Most of the people living in E14 are highly educated, young persons that are either single or do not have large families. Not surprisingly, detached housing makes up only one percent of the housing in the area. The postcode is densely populated and housing consists mostly of flats.
Schools include Lansbury Lawrence Primary School on Cordelia Street and George Green’s School on Manchester Road for secondary education. Tower Hamlets College is on Poplar High Street. The Canary Wharf Shopping Centre has over 200 places to eat, drink and shop spread across three mostly underground arcades.
The Museum in Docklands takes visitors through the history of the area. Early birds get the best seafood before 8 a.m. at Billingsgate Fish Market on Trafalgar Way.
The area went through its most significant period of development in the late nineties, and is still being developed now, with the recent appearance of gated complexes such as Victory Place. These new build blocks will often be approximately five stories high, and comprise of a number of one to three bed apartments, often with balconies and roof terraces, a concierge and communal gym.
The second significant residential area of Limehouse is Narrow Street (linked to the marina via Northey Street, Horseferry Street and Spert Street). Narrow Street runs from the meeting of The Highway and the Limehouse Link, merging into the Limehouse Causeway as it crosses Colt Street. Narrow Street runs parallel to the Thames, and as such the housing stock here is dominated by fashionable warehouse conversions, such as Duke Shore Wharf, Molines Wharf, Victoria Wharf, Chinnocks Wharf, Paper Mill Wharf and Dunbar Wharf. Historically, the area around Narrow Street and the Limehouse Basin would have been a busy trading area. Some older buildings are set back from the river, set around what is now known as Commercial Road. For example, St. Annes church, build by Nicholas Hawksmoor can be found here, as can Limehouse Town Hall and Library (both listed buildings). Narrow Street itself has a number of riverside pubs, such as The Grapes, however, the most famous is fast becoming the The Narrow, which is owned by celebrity chef Gordon Ramsey.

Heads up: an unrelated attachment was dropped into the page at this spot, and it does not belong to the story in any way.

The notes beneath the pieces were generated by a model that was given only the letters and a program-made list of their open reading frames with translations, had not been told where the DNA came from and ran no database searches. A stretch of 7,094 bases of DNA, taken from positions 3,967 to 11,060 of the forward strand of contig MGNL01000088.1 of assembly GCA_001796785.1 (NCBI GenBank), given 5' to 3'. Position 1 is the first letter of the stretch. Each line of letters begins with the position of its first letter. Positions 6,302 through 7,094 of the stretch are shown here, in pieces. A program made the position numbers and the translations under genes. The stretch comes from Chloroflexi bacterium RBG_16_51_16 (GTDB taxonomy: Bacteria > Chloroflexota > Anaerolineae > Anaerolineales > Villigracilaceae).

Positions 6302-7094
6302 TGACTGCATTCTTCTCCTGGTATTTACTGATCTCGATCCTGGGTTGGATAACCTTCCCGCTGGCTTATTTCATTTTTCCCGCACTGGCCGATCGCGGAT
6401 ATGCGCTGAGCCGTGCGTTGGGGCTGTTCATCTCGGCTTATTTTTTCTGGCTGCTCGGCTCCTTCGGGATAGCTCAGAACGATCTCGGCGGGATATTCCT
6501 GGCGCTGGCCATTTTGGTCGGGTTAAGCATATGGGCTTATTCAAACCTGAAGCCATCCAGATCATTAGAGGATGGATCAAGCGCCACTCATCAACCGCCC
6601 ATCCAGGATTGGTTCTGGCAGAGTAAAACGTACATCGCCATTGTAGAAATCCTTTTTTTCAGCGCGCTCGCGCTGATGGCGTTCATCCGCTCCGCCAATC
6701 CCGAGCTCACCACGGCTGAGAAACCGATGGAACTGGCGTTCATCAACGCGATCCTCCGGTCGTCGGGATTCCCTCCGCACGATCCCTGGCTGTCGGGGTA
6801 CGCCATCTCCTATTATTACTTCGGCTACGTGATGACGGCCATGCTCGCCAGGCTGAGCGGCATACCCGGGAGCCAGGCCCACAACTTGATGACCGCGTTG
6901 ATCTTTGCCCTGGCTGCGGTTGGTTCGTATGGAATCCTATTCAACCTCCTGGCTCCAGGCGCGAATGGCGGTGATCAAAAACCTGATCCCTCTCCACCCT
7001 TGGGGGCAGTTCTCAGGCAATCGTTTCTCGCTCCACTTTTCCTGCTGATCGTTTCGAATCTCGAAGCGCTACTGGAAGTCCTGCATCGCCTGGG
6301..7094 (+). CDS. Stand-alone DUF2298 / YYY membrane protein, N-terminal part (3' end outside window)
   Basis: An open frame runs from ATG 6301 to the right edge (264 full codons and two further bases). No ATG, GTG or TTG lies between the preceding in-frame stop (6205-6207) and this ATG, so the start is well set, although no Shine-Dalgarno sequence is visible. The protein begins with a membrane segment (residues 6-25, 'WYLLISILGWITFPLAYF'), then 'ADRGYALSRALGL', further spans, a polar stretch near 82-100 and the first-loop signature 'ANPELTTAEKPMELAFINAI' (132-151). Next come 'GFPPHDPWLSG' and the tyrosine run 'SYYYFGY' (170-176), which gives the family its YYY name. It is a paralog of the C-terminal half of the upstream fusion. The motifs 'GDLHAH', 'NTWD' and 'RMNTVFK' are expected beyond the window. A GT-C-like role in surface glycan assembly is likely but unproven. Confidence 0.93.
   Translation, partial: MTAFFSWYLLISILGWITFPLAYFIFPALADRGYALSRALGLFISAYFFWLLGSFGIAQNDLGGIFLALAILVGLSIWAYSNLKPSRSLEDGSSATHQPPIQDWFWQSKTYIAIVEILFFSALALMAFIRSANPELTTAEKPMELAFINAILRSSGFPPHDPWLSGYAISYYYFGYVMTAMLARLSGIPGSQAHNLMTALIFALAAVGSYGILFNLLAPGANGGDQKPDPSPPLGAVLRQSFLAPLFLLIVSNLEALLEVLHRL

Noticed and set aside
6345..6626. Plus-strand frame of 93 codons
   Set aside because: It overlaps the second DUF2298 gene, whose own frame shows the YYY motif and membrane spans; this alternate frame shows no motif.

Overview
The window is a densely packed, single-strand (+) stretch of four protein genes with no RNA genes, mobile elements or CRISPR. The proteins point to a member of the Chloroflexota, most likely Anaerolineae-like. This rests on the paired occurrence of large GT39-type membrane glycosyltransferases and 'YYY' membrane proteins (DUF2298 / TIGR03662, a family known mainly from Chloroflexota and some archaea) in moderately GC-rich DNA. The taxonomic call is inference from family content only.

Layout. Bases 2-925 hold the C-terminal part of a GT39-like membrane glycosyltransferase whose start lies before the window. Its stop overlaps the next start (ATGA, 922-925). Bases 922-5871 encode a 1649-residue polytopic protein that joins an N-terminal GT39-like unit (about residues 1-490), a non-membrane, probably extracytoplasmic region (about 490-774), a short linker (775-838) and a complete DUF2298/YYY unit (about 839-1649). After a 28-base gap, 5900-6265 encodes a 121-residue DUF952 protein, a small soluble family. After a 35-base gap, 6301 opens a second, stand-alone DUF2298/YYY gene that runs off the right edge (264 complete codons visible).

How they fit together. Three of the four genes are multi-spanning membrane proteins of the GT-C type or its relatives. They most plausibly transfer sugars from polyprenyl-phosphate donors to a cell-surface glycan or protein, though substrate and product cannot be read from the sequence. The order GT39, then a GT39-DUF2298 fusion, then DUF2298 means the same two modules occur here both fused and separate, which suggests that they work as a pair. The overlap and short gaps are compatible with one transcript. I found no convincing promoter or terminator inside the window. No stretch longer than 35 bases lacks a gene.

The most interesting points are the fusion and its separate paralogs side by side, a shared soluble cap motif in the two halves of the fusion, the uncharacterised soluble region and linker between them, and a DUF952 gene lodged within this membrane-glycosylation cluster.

Westferry is an area that has become recently defined by the installation/establishment of the Docklands Light Railway station in 1987, which is situated at the junction of Westferry Road, West India Dock Road, and Limehouse Link. There is a wide variety of property types around Westferry, with a high concentration of Council-built property. Garford Street has a number of period houses from the height of the docks economy, whilst Campden Crescent consists of new build family homes. Because of its proximity to Canary Wharf, residential/work units are also appearing within easy walking distance of the many transport links.
The area of West India is not predominantly a residential area, however, it does house the exclusive address of No. 1, West India Quay. No. 1 West India Quay is 33 stories high. The first 12 floors comprise a hotel, whilst the higher levels house 158 apartments. West India Quay has a number of bars and restaurants which serve the employees of the nearby Canary Wharf Office Complex.
Canary Wharf is the financial centre of London, and the business centre of the Isle of Dogs. It is served by Canary Wharf Tube Station (Jubilee Line) which is located on Upper Bank Street. It also has Canary Wharf DLR Station, which is located in the Cabot Place shopping centre. The Ontario Tower near to Canary Wharf is one of the tallest residential buildings in London. It is soon to be joined by the Pan Peninsula tower with construction expected to be completed in Spring 2009.
South Quay accounts for the area south of Marsh Wall. Marsh Wall marks a transitional area with the land use changing from office space to residential. The area to the southeast of Marsh Wall and South Quay DLR station, and to the east of Millwall Inner Dock, is the most residential area, particularly around streets such as Alpha Grove, Millharbour, Mellish Street and Tiler Road. The type of property that dominates the interior of the island is generally much older than that on the outskirts, overlooking the Thames, particularly off of the main streets of Manchester Road and Westferry Road. Westferry Road is dominated by modern apartment blocks which are inhabited by the Canary Wharf banking population, the interior of the island has retained more of the character of the earlier days of the docks, and as a result has some period properties. Crossharbour refers to the area from Eastferry Road to the River Thames, and thus includes roads such as Glengall Grove and Launch Street. The same rule applies here, that the streets on the interior (between Eastferry Road and Manchester Road) such as Plevna Road and Eastferry Road have some period property, whereas those streets closer to the river itself, such as Amsterdam Road, are dominated by property built after the success of Canary Wharf’s Regeneration.